Talk:Benign prostatic hyperplasia

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Gat and Goren[edit]

Bondi1975 has been writing on a few different articles about this Gat and Goren. He recently added these links [1] [2]. I looked at the links and felt it seemed dubious, and Bondi seems like it may be a single purpose accountSpecial:Contributions/Bondi1975. The whole things seems very commercial. I think it should probably be scrubbed from all the articles it was added to, but I would like to see some commentary first on the best way to handle this.

A study published in 2008 in the journal of andrology "Andrologia"[4] reports on a newly discovered venous route by which free (active) testosterone reaches the prostate in extremely high concentrations, promoting the accelerated proliferation of prostate cells, leading to the gland's enlargement. The study (conducted by two Israeli doctors: Dr. Yigal Gat and Dr. Menachem Goren) suggests that BPH is caused by malfunction of the valves in the internal spermatic veins manifesting as varicocele, a phenomenon which has been shown to increase rapidly with age,[5][6] roughly equal to 10-15% each decade of life. The 6- to 8-fold elevated hydrostatic pressure then leads to retrograde venous drainage, allowing free communication with the prostatic circulation. Having measured a concentration of free testosterone of some 130-fold above serum level in the internal spermatic vein (the testes being the main source and the blood being undiluted in systemic circulation), the authors conclude that the elevated venous pressure causes hypertrophy and exposure to high concentrations of free testosterone causes hyperplasia in the prostate. The study also proposes a treatment method (Gat–Goren Technique) similar to that used in treating varicocele, which restores normal pressure in the venous drainage system, effectively reducing the volume of the prostate and clinical manifestation of BPH.
Benign prostatic hyperplasia#Cause
In the Gat-Goren nonsurgical method for treating varicoceles, performed under local anesthesia, a catheter is inserted through a vein in the upper thigh. Fluid injected through the catheter selectively closes off the malfunctioning veins, thus enabling the testicular tissues to recover and begin to produce normal sperm in normal amounts. The procedure lasts one to two hours and causes almost no discomfort. The patient can return to his regular routine in about 5 days.[11]
Varicocele#Possible treatment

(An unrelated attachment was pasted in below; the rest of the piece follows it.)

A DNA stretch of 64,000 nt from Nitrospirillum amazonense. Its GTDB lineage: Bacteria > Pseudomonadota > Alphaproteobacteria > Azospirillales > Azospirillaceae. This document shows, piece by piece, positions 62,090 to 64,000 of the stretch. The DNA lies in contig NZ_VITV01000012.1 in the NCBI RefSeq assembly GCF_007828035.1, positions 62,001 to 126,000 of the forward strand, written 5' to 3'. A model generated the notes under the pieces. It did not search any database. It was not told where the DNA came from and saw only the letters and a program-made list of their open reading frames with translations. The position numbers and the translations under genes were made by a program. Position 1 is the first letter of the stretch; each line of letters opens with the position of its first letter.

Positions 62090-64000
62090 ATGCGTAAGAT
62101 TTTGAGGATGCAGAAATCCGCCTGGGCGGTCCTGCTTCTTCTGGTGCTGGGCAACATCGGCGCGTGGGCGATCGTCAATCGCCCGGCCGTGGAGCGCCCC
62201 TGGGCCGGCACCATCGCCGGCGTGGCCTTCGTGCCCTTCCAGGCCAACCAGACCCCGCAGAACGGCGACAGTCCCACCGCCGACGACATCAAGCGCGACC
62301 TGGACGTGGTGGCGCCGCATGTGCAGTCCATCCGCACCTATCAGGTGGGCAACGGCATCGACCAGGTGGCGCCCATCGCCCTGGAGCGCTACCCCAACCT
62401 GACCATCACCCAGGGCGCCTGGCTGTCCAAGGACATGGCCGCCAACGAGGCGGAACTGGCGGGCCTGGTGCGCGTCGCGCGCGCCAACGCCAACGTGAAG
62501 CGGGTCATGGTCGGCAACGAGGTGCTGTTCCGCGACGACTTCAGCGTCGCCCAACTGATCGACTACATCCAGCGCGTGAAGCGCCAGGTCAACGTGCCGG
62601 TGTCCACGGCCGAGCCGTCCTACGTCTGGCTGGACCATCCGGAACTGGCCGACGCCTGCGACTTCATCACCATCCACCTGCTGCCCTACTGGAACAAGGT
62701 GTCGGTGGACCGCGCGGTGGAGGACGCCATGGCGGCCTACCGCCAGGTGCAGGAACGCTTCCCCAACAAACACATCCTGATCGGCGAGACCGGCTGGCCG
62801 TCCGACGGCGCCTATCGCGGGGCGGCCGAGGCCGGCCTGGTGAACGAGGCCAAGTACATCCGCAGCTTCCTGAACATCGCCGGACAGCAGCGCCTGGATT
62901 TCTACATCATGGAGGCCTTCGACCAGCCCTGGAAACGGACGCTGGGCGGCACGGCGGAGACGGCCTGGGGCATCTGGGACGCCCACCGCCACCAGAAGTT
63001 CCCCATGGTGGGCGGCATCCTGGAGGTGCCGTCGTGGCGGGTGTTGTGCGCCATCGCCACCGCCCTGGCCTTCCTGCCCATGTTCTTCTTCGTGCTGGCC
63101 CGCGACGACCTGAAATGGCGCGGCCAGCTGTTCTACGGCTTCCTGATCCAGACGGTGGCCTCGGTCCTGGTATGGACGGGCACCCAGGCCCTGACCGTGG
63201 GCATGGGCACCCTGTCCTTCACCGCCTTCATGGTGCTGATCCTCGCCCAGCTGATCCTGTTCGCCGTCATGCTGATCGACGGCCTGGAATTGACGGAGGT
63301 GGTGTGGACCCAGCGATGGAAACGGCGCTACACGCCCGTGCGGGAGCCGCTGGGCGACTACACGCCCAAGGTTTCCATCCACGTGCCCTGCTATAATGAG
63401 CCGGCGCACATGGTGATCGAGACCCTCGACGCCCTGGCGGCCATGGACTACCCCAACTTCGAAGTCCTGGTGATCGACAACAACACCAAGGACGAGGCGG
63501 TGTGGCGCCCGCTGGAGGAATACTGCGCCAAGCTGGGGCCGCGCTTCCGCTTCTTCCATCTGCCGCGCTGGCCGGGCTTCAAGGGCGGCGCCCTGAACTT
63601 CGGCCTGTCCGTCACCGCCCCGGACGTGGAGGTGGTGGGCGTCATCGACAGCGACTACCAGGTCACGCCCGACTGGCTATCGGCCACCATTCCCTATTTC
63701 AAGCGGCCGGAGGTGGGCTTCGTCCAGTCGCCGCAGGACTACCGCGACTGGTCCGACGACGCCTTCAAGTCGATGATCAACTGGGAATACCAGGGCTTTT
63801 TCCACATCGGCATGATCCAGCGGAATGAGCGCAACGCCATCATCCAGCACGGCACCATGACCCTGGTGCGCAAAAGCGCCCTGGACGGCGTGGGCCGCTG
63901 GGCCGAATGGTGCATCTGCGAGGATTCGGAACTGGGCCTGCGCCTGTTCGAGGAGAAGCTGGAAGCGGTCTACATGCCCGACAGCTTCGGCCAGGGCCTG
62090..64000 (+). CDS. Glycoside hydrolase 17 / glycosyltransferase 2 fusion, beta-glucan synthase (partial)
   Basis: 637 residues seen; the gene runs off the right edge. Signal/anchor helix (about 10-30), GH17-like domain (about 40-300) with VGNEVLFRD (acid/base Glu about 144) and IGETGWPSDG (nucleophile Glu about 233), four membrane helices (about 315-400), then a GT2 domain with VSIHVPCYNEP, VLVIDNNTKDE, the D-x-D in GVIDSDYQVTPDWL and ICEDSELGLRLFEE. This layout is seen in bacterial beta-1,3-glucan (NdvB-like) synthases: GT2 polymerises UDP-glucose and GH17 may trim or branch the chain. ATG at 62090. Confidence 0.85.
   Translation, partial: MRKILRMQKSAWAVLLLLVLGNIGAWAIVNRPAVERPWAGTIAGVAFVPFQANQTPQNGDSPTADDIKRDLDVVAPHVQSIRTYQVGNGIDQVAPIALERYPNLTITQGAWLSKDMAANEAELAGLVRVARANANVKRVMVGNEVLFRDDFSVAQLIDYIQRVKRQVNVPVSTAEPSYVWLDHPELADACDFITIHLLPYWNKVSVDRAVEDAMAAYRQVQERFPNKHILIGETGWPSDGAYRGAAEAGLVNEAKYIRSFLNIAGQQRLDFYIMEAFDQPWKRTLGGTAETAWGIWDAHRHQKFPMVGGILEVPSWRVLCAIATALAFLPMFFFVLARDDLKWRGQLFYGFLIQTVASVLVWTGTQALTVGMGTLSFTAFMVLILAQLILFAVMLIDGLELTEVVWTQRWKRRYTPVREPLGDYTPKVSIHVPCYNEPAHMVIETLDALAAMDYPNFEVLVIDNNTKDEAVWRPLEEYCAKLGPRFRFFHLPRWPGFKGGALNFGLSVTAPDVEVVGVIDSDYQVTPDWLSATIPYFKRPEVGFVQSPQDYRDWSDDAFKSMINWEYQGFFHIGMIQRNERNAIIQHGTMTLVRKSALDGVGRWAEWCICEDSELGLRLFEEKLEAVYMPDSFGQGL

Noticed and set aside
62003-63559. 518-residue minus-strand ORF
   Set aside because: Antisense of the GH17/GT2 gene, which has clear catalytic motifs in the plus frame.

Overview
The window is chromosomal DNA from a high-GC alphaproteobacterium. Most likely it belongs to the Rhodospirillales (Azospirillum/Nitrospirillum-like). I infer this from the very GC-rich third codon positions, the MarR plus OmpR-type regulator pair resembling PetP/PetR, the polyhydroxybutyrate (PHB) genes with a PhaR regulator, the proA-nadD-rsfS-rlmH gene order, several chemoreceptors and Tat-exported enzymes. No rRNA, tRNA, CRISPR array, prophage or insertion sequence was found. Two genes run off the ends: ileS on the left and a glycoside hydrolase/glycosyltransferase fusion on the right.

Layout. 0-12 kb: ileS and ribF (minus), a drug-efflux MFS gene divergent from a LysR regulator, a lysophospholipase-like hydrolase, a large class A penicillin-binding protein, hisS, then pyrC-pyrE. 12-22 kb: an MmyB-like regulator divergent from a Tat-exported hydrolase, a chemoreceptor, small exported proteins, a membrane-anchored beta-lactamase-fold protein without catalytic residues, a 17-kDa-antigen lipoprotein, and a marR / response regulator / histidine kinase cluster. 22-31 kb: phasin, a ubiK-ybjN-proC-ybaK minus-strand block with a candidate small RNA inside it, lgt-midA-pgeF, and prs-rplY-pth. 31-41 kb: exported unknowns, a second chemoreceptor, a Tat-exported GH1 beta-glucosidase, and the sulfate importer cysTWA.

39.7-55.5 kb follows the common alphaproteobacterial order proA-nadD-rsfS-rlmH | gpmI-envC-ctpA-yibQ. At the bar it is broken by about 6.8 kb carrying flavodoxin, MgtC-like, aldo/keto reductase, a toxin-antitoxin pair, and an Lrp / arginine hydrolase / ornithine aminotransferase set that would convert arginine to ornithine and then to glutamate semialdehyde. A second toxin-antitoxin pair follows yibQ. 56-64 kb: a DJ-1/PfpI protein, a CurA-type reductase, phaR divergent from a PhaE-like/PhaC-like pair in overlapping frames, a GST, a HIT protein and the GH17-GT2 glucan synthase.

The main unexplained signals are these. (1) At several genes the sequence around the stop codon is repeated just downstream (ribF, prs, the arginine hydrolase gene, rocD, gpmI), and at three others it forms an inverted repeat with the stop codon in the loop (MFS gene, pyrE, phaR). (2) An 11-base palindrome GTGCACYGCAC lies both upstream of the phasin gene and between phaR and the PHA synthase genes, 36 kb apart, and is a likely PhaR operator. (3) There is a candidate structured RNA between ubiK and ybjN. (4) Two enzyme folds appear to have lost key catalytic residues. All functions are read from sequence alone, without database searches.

--Taylornate (talk) 20:54, 5 November 2011 (UTC)

I am a doctor specializing in Urology (I have no connection to this research group). From what I read here, the quotes and articles that are attached indeed confirm the existence of this method and it's results. I think that the text may be relevant to the readers 79.181.208.117 (talk) 10:35, 17 December 2011 (UTC)
There are zero hits for this "Gat Goren" method on pubmed. Doc James (talk · contribs · email) 08:49, 4 January 2016 (UTC)
Doc James, you are absolutely wrong. Y. Gat & M. Goren (Gornish) are mentioned many times in Pubmed.
Here is one link which is relevant in this caes:
http://www.ncbi.nlm.nih.gov/pubmed/18811916
One should be careful before erasing data which people worked hard to find and write. Specialy an information that exists here for long time and backed up with peer reviewed medical articles Bondi1975 (talk · contribs · email) 15:50, 4 January 2016 (UTC)
Bondi, please do read and follow WP:MEDRS – we base content about health on reviews – the most recent we can find. Please do not add content about health supported by primary sources. Happy to explain more if you like. Jytdog (talk) 15:37, 4 January 2016 (UTC)
Bondi appears to be promoting the business of these two physicians. Here [3] they add a link to their website[4]
No pubmed source uses the term "Gat Goren method" just them Doc James (talk · contribs · email) 22:45, 4 January 2016 (UTC)
The IP above that claims to have no connection comes from Tel Aviv.[5] And so does the business in question [6]. I am thinking we have some conflict of interest here. Doc James (talk · contribs · email) 23:08, 4 January 2016 (UTC)

Should add prostate artery embolisation somewhere[edit]

Maybe under Minimally invasive therapies (since it's offered by UK NHS)? - but maybe also in an Experimental section if that is the status in USA ? - Rod57 (talk) 12:36, 7 January 2016 (UTC)

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